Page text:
Updated: Nov 8
In Texas, a leg is worth $72,480. An index finger, $19,866. But what is a concussion worth? What about a lifetime of pain and suffering? There are many types of injuries that are difficult to assign a monetary value, and yet jurors are often expected to do so in civil cases. Furthermore, due to the secrecy of jury deliberations, we have little idea how jurors complete this task and therefore can’t offer much help. Authors Reed, Hans and Reyna sought to change this. As an extension of their first study on numeracy (see our first blog post), Reed and colleagues in Accounting for Awards: An Examination of Juror Reasoning behind Pain and Suffering Damage Award Decisions stepped into the virtual deliberation room and investigated the process by which individual mock jurors generated damage awards.
The legal system rests on the premise that jurors engage in rational decision-making, using only logic and evidence to generate a decision. However, psychological research shows that jurors are often guided by intuition and cognitive biases. According to Fuzzy Trace Theory, people use two memories— verbatim and gist— to encode material. Juror decision-making generally consists of gist-based intuition, which treats trial material more like a narrative than a tape-recording. This gist memory is mostly informed by the legal context, but it can be influenced by extralegal factors as well.
In this study, mock jurors read one of two personal injury cases that varied based on the severity of the injury (mobility issues vs. spinal injury) and the length of its effect on the plaintiff (two years vs. life-long). After awarding the plaintiff a damage award, jurors were asked to give their subjective reasoning behind that award. According to this study, the three best predictors of their damage award were mention of the anchor, the interference, and the favoritism:
The researches found that providing jurors with a meaningful anchor (a person’s income) influenced damage awards, compared to a meaningless anchor (cost of courtroom renovations) and no anchor (control condition). Namely, jurors in the high-anchor condition gave significantly higher damage awards than those in the control conditions. The same effect occurred with the mention of the injury’s interference. That is, mock jurors who mentioned how the injury interfered with the plaintiff's life (education, job, marriage, etc.) gave higher damage awards than mock jurors who did not. Lastly, researchers found that the money followed favoritism. Jurors who expressed favoritism towards the plaintiff gave her a higher award. Conversely, jurors who favored the defendant gave significantly lower damage awards. In fact, these jurors used the defendant’s (lack of) liability in their decision-making, even though liability was already determined and should not have been a deciding factor. This exemplifies how jurors’ own gist-based perceptions of fairness supersede the law (see civil jury nullification).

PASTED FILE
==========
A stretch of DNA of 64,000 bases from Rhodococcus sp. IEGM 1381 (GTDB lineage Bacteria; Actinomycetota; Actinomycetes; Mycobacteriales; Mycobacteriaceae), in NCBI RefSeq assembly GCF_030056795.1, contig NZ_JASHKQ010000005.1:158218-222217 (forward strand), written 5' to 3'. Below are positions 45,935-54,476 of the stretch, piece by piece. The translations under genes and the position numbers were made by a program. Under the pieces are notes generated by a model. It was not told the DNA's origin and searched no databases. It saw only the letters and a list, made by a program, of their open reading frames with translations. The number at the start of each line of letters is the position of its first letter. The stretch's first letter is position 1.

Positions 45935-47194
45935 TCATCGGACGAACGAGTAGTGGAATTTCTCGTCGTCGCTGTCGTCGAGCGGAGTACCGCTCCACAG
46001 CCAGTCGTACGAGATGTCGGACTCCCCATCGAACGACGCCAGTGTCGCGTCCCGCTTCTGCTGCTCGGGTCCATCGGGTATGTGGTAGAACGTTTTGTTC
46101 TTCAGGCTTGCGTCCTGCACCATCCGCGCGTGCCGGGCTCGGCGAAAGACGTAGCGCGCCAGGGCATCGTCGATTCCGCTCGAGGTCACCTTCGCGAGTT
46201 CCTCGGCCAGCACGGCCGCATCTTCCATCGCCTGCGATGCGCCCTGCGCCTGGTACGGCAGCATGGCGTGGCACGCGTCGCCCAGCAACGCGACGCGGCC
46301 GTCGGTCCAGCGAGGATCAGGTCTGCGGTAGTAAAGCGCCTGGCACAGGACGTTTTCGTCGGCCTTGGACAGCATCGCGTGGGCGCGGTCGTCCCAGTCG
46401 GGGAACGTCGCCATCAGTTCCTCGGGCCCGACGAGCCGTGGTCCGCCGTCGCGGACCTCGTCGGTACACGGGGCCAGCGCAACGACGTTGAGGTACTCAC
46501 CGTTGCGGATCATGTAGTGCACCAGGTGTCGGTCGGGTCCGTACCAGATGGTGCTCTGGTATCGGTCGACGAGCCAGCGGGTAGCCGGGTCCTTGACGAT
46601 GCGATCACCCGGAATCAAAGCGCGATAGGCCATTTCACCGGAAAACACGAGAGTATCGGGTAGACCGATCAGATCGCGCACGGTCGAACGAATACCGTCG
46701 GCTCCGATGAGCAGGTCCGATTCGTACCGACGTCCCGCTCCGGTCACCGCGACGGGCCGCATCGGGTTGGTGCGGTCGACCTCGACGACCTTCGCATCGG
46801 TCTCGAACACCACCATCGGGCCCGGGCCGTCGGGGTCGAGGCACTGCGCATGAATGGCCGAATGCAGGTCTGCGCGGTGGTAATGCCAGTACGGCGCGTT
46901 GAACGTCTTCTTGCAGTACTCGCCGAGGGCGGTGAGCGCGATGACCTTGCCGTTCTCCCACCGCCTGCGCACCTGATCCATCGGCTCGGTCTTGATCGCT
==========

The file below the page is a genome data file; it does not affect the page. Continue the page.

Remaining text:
It was clear that jurors use their gist memory rather than verbatim memory to make awards decisions. However, many still found it difficult to assign a monetary value to the plaintiff’s pain and suffering. While some used mathematical calculations as a guide, others thought pain and suffering were priceless or incalculable. This underscores the simple fact that jurors need more guidance. Namely, attorneys need to help jurors by translating their gist judgements into verbatim awards. For defense attorneys, this could mean making the defendant appear more sympathetic in order sway to jurors’ favoritism toward the defendant. For plaintiff attorneys, this could mean painting a picture of how much an injury interfered with the plaintiff’s life and then offering a meaningful anchor for jurors to latch on to.
Civil damage award cases often get a bad reputation. Jurors are accused of giving undeserving plaintiffs over-the-top awards. But the real problem is not the awards, it’s the instructions. It’s time to start using psychological research to improve upon the definition of pain and suffering so that jurors can use evidence, rather than intuition, in their decision-making.